Blu-ray | DVD | On Demand
Directed by Jason Winer
Starring Russell Brand, Helen Mirren, Greta Gerwig, Jennifer Garner, Geraldine James, Luis GuzmÃ¡n
Warner Bros. Home Video
Release Date: July 15, 2011
Arthur, stars Russell Brand as the title character who’s a rich, alcoholic, heir to a business empire. Through his life, Arthur has squandered his fortune on space suits, a magnetic floating bed, telephone booth aquariums, movie memorabilia, specifically movie cars, and lots and lots of alcohol. After Arthur gets arrested for wrecking the Batmobile from Batman and Robin, Arthur’s mother (Geraldine James), the keeper of the family fortune, gives him an ultimatum: either straighten up and get his life together by marrying Susan Johnson (Jennifer Garner), or lose his inheritance. The only problem, Arthur has fallen in love Naomi (Greta Gerwig), a simple woman from Queens. Will Arthur give up everything for the woman he loves? Or will he sacrifice the one he loves for the almighty dollar? You can only find out by watching the movie.
Or by thinking logically if you’ve seen any movie that has this plot, which I’m sure you have since 80 percent of movies in existence all have this premise, according to Hunter Camp’s False Movie Facts. And that’s the main problem with the film.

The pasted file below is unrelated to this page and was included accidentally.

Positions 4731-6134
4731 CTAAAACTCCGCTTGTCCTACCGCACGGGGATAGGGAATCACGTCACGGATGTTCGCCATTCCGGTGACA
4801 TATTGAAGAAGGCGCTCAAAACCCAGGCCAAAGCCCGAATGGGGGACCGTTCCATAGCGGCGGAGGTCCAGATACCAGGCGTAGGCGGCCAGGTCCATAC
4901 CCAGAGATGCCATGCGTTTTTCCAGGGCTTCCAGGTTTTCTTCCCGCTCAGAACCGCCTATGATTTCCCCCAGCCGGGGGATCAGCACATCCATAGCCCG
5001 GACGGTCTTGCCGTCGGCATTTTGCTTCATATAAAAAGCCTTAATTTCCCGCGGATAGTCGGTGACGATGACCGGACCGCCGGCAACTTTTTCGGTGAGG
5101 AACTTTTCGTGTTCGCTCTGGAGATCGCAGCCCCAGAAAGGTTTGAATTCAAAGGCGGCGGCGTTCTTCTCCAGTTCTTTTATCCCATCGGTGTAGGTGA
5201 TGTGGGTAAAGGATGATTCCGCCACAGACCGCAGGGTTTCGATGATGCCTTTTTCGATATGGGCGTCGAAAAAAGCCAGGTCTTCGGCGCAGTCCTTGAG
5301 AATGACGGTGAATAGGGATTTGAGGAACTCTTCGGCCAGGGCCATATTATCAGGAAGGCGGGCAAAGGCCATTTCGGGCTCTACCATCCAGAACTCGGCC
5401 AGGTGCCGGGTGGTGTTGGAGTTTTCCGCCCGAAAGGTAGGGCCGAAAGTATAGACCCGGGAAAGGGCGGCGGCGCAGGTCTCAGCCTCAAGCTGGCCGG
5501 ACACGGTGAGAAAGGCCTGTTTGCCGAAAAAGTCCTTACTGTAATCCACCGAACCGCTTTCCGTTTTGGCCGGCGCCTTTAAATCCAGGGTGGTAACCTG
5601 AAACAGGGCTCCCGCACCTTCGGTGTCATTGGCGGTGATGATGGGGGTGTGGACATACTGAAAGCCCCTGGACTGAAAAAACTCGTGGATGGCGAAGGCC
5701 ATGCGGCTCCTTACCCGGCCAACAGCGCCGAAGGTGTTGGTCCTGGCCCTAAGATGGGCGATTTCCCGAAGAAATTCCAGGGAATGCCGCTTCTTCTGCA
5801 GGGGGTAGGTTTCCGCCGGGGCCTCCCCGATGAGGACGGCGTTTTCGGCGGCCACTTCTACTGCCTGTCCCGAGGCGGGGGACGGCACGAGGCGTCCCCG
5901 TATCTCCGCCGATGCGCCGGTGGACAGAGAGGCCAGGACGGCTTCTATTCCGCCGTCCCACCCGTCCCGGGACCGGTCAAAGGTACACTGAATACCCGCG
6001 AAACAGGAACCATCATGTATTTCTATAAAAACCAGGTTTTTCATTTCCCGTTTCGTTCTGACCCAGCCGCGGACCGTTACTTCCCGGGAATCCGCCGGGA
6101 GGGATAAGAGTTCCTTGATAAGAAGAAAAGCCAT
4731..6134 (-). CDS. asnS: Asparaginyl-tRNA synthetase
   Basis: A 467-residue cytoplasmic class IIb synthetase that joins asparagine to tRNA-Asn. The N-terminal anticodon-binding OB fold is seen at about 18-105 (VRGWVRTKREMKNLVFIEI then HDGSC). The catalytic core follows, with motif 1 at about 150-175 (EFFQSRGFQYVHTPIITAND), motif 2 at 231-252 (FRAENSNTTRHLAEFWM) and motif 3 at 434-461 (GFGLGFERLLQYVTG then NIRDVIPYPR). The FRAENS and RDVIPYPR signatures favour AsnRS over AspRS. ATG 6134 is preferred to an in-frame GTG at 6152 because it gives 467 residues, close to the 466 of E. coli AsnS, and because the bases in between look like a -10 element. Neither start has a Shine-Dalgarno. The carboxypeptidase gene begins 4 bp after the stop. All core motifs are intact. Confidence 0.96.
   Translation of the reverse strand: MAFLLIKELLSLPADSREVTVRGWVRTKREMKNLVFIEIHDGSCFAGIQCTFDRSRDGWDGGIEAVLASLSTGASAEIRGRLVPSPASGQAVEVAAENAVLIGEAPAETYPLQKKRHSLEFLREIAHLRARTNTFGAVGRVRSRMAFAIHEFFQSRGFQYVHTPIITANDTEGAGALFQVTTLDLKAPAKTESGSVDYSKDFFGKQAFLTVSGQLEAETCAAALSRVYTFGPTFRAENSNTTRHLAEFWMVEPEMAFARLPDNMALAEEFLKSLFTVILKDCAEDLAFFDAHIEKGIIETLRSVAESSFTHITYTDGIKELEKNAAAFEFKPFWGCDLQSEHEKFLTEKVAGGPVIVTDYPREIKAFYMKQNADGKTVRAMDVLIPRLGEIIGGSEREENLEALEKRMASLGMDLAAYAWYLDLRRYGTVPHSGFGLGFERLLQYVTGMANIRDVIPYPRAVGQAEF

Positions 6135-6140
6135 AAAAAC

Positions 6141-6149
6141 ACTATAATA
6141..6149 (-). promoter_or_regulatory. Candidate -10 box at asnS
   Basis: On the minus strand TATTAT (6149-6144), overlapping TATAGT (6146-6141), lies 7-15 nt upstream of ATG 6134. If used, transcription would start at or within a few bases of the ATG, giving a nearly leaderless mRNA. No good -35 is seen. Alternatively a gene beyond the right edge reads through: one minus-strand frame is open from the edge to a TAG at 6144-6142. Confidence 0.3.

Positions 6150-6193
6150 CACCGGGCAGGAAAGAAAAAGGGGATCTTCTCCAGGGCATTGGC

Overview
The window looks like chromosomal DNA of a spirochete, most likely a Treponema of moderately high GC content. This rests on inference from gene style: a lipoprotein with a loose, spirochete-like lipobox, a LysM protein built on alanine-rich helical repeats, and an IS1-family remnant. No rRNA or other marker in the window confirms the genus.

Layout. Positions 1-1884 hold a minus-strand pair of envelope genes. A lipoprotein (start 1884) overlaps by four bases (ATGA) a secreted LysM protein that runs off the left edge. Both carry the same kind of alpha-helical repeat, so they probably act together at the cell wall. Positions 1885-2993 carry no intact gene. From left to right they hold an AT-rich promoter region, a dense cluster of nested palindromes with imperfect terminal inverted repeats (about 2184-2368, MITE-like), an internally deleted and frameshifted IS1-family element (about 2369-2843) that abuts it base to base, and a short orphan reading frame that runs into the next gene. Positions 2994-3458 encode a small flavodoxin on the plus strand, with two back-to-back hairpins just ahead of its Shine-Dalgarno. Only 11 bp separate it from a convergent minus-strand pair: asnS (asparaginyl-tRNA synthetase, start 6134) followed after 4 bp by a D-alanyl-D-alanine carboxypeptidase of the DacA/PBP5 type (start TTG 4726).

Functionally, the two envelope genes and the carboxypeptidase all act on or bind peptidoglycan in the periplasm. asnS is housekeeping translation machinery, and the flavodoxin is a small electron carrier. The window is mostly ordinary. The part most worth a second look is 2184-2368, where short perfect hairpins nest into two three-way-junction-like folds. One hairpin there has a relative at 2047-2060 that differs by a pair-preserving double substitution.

It seems as though, in the case of several bad movies, the creators simply hired a star and said, “Go be yourself.” Which Brand does, and that’s not really a problem, since the lovably troubled rich kid is indeed lovable and charming. He’s toned down a bit, but the persona is more apparent than any character description from a script. The problem is that’s apparently the only thing they were banking on. This is evidenced by the massive amount of onlookers the movie had while filming in New York. People were literally in the background just staring at the production of the movie. I don’t know if you’ve ever been to New York City, but it takes a lot to get the people on the street to stop to see what’s going on. I was on a subway with a woman screaming in tongues, and nobody did anything at all. One of the worst moments of this was in a specific scene outside of Naomi’s house when the people across the street kept changing positions and numbers with each shot. This wouldn’t have been severely distracting if it wasn’t for the fact that they were just staring at Russell Brand.
And oh yeah, the plot! The plot is trite, predictable, and overall boring, but again, I don’t think anyone working on the movie cared about that, but I did. And I’m sure that I’m not the only one out there that likes to watch good movies. So, if you want something that’s original brought to this sort of storyline, well then you need to keep on walking. On the other hand, if you want to witness some really great character moments, then I strongly suggest this one.